São Paulo is one of the mega-cities in Brazil that most people know after Rio de Janeiro. What most people don’t know (or at least not until recently) is that it’s finding itself subject to drought conditions. Most scientists believe it has to do with deforestation in Brazil playing havoc with the weather patterns. São Paulo is new to this, but innovation isn’t lacking!
Drought conditions affect the poor more than anyone as they have fewer resources to weather the duration.
Living in the Northeast, I am no stranger to drought conditions. The city I first lived in when I moved to Brazil was Surubim, a sleepy countryside city known for it’s bull-centric culture. It’s the city I did the majority of my volunteering in–such as with Dia das Crianças.
Surubim shared a reservoir with no less than five others, meaning that water was rationed in an effort to keep it flowing for as long as possible. Meaning that you got water on weekends and had to fill up a large canister or two to last you a week: Showers, dish washing, laundry–everything was dependent on that canister. But it isn’t so cut and dry. Drought conditions affect the poor more than anyone as they have fewer resources to weather the duration.
Those of us with a bit of money could pay when trucks with huge tanks of water on their backs but everyone was not so fortunate: Everyone didn’t have the money to spare for extra water, everyone didn’t have the money to invest in a larger canister, space constraints in smaller homes limited where a large container would stay…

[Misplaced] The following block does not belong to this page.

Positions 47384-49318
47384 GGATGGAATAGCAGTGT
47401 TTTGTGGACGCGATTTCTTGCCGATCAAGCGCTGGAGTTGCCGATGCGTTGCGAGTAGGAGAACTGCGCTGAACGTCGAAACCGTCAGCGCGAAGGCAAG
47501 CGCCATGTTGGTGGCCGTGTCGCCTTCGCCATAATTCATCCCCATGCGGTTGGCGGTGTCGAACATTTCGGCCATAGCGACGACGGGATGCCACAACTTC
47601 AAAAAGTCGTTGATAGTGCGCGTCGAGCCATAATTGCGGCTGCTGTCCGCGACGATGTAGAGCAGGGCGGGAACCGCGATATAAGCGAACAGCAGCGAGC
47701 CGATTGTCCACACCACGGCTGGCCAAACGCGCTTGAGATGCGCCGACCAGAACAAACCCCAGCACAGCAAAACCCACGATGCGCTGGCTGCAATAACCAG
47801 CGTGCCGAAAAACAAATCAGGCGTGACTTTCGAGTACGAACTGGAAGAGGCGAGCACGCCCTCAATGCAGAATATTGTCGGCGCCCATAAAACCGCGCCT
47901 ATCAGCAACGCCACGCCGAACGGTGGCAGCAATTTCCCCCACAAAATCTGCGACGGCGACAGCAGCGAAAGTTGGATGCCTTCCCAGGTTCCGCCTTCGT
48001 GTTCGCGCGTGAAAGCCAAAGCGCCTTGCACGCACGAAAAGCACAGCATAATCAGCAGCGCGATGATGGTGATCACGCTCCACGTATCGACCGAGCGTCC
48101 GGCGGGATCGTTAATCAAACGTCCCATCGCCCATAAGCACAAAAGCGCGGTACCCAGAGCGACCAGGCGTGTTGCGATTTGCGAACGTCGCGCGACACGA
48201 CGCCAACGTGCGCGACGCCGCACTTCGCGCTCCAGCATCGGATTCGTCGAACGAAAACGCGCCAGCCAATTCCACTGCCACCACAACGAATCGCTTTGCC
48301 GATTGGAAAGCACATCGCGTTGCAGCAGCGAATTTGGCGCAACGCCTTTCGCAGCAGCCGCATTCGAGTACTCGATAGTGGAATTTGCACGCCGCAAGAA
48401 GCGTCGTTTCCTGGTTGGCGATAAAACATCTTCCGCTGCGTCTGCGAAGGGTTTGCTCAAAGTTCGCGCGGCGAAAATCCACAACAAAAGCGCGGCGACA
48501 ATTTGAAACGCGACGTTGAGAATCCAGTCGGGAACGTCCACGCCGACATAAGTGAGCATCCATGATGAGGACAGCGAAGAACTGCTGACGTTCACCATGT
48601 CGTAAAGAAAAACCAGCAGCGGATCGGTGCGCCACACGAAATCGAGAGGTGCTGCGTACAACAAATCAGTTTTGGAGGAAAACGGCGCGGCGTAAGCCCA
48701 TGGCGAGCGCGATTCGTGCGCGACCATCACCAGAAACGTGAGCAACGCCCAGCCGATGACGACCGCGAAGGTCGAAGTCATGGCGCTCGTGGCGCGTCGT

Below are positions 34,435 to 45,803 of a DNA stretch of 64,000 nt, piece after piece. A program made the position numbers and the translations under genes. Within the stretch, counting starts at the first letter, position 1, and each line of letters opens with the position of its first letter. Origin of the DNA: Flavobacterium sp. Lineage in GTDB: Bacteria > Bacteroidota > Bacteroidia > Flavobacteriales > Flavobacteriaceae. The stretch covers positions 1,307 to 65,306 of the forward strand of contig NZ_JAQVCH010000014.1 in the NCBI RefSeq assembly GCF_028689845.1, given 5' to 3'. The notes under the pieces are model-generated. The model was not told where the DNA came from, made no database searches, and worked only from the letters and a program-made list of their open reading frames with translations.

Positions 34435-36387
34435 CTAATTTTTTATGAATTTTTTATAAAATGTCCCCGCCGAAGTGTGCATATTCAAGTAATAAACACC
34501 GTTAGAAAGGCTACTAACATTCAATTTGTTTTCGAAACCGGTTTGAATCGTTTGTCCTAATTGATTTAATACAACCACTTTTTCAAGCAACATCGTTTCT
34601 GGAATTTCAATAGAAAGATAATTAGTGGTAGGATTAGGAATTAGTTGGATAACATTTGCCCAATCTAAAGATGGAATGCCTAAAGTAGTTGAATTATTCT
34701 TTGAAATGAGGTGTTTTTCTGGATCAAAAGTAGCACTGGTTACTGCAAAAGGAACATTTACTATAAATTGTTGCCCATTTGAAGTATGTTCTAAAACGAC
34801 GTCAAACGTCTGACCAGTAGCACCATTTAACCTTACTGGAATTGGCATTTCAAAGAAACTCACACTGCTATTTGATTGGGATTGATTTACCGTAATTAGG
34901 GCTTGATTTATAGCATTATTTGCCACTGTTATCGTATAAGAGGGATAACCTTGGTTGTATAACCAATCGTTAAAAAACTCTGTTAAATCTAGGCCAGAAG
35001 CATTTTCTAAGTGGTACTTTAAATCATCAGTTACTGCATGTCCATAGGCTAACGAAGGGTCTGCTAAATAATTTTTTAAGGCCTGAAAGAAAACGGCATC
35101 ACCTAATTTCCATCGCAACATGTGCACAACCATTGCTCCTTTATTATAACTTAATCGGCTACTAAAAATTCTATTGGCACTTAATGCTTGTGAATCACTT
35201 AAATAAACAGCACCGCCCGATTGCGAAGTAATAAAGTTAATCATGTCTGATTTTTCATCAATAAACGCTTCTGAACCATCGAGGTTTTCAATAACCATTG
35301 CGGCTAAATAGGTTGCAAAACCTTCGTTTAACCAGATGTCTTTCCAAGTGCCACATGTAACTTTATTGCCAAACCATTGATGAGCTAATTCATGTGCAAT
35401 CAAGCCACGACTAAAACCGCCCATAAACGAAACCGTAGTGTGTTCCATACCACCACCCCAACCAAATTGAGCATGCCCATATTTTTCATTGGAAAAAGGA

That said, people had to be resourceful. I can’t say I investigated the depths of all that resourcefulness, but I know my parents in law had a similar setup to the one that I’m going to link you to below. Upworthy shared a way that one woman is helping those with little access save themselves in an idea that they call (and I cosign): GENIUS.
The featured image is not São Paulo, but Surubim, a city in the Northeastern region characterized by its arid climate. I hope that São Paulo and other southern regions don’t join the Northeast, but that the Northeast finally gets over the drought and Brazil flourishes in lush, rainy awesomeness.